'Charles' helps SA overcome alcohol ban
Pakistani cricket fans watching the current tour by South Africa may be wondering why "Charles" is such a favourite with members of the squad.india Updated: Oct 21, 2003 11:31 IST
Pakistani cricket fans watching the current tour by South Africa may be wondering why "Charles" is such a favourite with members of the squad, since the name appears boldly on each of their shirts.
After all, not even a South African fan would be able to find a company here called "Charles", which could be a possible sponsor for the local team.
"Charles" is actually an innovative ploy devised by the United Cricket Board of South Africa (UCBSA) and its major sponsor, South African Breweries (SAB), to help gain some mileage when the team tours countries such as Pakistan, where advertising of alcoholic products is banned.
In South Africa, "Charles" is well known to beer-drinkers as Charles Glass, the supposed founder of SAB here in the 1880s.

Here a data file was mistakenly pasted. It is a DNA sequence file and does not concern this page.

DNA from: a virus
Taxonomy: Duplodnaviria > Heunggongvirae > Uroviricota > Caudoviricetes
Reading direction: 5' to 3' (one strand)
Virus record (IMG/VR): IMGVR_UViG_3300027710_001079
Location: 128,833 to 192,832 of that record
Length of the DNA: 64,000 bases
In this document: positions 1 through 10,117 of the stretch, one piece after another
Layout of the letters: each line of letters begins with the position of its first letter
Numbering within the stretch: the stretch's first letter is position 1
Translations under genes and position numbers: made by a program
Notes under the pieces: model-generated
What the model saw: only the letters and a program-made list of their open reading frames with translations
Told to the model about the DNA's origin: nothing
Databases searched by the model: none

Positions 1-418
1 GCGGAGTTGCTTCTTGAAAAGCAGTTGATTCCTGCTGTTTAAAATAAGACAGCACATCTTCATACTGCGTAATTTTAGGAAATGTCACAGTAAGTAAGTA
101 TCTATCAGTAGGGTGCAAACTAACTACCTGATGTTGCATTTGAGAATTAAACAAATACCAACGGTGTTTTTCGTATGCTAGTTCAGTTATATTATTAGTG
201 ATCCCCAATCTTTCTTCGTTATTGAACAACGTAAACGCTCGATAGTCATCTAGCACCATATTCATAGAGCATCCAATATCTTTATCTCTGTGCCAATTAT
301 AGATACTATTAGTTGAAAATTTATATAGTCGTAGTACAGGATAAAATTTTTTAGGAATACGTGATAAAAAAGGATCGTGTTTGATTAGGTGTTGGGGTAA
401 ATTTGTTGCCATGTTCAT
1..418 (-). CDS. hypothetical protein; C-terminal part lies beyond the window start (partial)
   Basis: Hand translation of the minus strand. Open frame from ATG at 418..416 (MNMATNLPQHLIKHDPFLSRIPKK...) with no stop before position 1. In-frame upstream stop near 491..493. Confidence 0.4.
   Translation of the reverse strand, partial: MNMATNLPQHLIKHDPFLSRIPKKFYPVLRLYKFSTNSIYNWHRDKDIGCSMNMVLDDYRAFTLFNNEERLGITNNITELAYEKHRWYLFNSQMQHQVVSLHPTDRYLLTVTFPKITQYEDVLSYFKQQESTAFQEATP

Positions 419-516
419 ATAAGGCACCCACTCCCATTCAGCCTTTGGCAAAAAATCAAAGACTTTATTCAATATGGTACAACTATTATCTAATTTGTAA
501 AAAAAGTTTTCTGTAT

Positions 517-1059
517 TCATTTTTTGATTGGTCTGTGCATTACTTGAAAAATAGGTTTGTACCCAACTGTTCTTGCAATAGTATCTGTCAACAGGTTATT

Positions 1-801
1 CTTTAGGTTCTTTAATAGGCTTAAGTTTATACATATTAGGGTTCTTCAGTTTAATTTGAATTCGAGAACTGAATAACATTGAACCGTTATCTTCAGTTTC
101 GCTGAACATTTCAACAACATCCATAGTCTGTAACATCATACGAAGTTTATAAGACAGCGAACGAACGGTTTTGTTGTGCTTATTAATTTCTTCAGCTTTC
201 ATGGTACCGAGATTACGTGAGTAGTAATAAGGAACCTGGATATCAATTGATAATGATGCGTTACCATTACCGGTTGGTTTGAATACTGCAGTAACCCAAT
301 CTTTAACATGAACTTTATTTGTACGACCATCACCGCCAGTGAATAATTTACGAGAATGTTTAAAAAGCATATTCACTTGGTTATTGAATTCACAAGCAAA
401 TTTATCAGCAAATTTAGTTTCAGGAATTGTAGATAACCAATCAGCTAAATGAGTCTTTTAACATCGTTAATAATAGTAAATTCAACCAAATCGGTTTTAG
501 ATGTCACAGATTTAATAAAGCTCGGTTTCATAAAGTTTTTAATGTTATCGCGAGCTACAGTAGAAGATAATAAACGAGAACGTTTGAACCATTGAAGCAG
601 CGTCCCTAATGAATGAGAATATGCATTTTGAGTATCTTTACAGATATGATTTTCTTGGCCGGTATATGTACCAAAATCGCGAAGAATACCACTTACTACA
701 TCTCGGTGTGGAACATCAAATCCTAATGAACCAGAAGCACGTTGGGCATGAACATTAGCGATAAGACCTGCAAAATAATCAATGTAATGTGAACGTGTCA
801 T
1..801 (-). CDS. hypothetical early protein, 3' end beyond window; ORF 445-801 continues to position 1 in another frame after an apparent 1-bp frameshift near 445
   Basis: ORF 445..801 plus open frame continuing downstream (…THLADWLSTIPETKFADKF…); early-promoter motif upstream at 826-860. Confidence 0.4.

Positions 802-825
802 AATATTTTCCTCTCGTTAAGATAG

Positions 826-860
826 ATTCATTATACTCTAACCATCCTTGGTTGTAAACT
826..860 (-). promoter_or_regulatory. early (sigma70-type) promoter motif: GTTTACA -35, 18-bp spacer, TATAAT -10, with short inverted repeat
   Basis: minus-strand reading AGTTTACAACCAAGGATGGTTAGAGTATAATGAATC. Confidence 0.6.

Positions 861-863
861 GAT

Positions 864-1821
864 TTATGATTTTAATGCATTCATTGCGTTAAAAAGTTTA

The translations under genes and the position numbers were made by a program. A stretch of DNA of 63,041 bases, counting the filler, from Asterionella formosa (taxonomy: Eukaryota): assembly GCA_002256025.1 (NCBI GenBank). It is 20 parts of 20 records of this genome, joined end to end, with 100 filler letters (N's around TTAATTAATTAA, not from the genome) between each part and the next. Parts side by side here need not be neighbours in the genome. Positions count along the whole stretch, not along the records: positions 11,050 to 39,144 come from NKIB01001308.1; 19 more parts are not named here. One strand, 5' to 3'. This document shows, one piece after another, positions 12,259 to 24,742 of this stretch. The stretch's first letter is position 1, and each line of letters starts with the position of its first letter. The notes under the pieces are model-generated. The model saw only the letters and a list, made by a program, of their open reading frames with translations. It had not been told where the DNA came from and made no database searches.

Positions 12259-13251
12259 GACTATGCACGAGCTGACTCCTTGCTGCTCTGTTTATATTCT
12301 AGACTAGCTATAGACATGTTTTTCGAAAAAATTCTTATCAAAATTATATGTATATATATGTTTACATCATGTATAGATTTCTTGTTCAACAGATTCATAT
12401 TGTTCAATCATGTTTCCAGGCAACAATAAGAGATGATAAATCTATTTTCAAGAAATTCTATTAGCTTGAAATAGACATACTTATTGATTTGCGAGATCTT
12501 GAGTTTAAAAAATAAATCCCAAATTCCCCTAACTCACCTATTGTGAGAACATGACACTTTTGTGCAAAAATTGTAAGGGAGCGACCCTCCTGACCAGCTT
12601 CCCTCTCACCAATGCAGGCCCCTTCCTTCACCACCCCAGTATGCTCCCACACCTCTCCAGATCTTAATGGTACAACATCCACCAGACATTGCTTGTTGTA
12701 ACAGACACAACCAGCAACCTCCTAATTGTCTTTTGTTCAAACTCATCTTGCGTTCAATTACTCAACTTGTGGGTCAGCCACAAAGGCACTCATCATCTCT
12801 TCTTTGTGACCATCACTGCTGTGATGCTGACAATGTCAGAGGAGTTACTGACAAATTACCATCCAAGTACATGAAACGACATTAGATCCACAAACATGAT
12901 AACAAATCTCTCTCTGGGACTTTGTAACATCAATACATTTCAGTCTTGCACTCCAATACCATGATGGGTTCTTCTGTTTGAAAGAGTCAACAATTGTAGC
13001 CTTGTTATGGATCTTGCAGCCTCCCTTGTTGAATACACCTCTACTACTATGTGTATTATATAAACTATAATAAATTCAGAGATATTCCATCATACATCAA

SAB has exploited this very well in local advertising in support of its Castle Lager brand, so for locals, "Charles" is synonymous with Castle Lager.
While the South African side sports the Castle Lager brand whenever they play internationally, this could not be done in Pakistan.
So to ensure that there was still some benefit for the sponsor with South African audiences, "Charles" was embroidered into their shirts for the tour.
With no immediate link between "Charles" and Castle Lager for any Pakistanis, UCBSA and SAB seem to have come up with a clever way of ensuring brand identification locally while still respecting the religious sensitivities of a Muslim country where alcohol advertising is banned.
The Pakistan Cricket Board had no problem approving the use of "Charles" on the team's gear.
The South African national rugby team used a similar strategy when they toured France last year. France, although not a Muslim country, also has severe restrictions on advertising alcoholic beverages.